English teaching center Apax Leaders promised to refund students’ fees from June after its top executives met with angry parents on Friday.
Around 20 people met Nguyen Ngoc Thuy, also known as Shark Thuy, its chairman, and Nguyen Anh Tuan, its CEO, at one of its centers in HCMC’s Phu Nhuan District, to demand the money back sooner, disgruntled at Apax’s promise to return it in November.
Dang Van Thanh, one of the parents, said he represented more than 2,000 others who are waiting for refunds.
When Tuan said Apax is working to reopen its centers, many people curtly told him all they want is their money back and do not care about the company’s reopening or restructuring.
Thuy initially offered to return the fees in April 2024, but the parents would have none of it.
Thanh said the children have not been able to learn English at Apax for more than a year, and parents could not wait longer for the refund. Some had borrowed from banks to pay the tuition in advance and pay interest, he added.
Pham Thi Minh, a mother, who is owed VND50 million (US$2,130), said: “The money owed to me is very little, I hope Mr. Thuy will return it to me.”
Thuy said Apax Leaders is dealing with a “cash flow crisis.”
“We are like a person lying on the floor trying to get up.”
“Without reopening the centers, I’m afraid there is no money to return to any parent.”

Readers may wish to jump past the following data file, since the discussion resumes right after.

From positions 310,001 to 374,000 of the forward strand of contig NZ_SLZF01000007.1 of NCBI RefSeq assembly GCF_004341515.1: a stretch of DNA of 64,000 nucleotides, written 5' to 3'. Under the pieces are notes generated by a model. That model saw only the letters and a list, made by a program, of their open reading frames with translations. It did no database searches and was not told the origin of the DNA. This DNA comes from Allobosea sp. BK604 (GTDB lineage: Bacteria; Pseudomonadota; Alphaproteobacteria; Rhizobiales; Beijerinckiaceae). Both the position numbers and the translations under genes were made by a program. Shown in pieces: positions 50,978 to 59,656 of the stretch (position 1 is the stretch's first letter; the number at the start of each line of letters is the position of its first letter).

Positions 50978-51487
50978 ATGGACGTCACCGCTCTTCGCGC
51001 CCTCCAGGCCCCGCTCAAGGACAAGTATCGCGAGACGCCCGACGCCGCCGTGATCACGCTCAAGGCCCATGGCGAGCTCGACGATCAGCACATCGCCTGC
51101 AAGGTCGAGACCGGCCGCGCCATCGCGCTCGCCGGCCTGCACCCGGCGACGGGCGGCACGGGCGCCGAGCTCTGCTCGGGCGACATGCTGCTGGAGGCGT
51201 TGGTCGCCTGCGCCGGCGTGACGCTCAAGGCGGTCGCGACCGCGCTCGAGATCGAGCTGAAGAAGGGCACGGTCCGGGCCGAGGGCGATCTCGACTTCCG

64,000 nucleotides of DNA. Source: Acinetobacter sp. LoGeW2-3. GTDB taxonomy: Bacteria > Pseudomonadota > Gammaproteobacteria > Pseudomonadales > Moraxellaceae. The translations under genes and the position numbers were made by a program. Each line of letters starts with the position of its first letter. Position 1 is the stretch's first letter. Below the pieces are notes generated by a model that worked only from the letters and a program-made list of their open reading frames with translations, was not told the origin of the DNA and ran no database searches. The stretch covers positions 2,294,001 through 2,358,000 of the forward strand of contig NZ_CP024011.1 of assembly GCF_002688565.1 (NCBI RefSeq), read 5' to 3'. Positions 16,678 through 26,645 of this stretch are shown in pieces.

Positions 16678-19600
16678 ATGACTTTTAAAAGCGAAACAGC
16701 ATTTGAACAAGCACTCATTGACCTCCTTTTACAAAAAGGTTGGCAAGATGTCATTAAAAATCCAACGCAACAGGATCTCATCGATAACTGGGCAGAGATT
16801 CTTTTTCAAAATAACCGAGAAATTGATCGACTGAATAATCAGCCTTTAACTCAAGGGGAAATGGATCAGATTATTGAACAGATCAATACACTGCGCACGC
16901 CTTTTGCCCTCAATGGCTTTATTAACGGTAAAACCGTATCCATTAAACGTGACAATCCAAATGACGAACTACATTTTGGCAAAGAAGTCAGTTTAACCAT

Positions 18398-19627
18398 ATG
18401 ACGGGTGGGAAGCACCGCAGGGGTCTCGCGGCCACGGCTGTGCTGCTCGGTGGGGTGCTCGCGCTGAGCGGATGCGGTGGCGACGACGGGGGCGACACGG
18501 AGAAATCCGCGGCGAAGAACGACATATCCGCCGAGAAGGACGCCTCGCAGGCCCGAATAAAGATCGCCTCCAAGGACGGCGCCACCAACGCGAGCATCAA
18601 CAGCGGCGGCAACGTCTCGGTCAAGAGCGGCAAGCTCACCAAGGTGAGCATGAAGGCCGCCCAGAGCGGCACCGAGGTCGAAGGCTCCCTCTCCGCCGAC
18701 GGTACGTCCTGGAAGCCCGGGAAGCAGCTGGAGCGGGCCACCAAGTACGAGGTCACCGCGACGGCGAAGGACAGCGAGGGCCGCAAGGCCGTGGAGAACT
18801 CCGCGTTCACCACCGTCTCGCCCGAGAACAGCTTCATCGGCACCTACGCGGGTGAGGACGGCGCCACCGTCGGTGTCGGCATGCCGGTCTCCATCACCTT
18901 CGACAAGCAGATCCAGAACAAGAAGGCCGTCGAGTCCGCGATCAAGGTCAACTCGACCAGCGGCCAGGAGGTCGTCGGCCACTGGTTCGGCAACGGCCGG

But he won no sympathy from the parents.
After hours of discussions from morning until 2:30 p.m., the parents and the center agreed upon a refund plan starting in June.
People whose amounts have been determined will receive their refunds between June and August.
The rest will get their refunds from October to April in installments of 20%. It is not clear how the center determined whom will get the refunds first.
Thuy estimated that the payments for 2023 will be around VND60 billion. He also said that the center will not be able to pay more than that.
The chain has identified 1,350 students who have not completed the lessons they had paid for, and it would complete them by April, he said.
The chain had over 16,000 students in the south when it shut down, he said.
It had 120 centers nationwide at one point, according to its website.
In September last year many parents in HCMC, Dak Lak, Da Nang, and other places began to complain about the teaching quality and accused the chain of “running away” with their money.
Apax has reopened three centers in Ho Chi Minh City’s Districts 6, Phu Nhuan and Go Vap.
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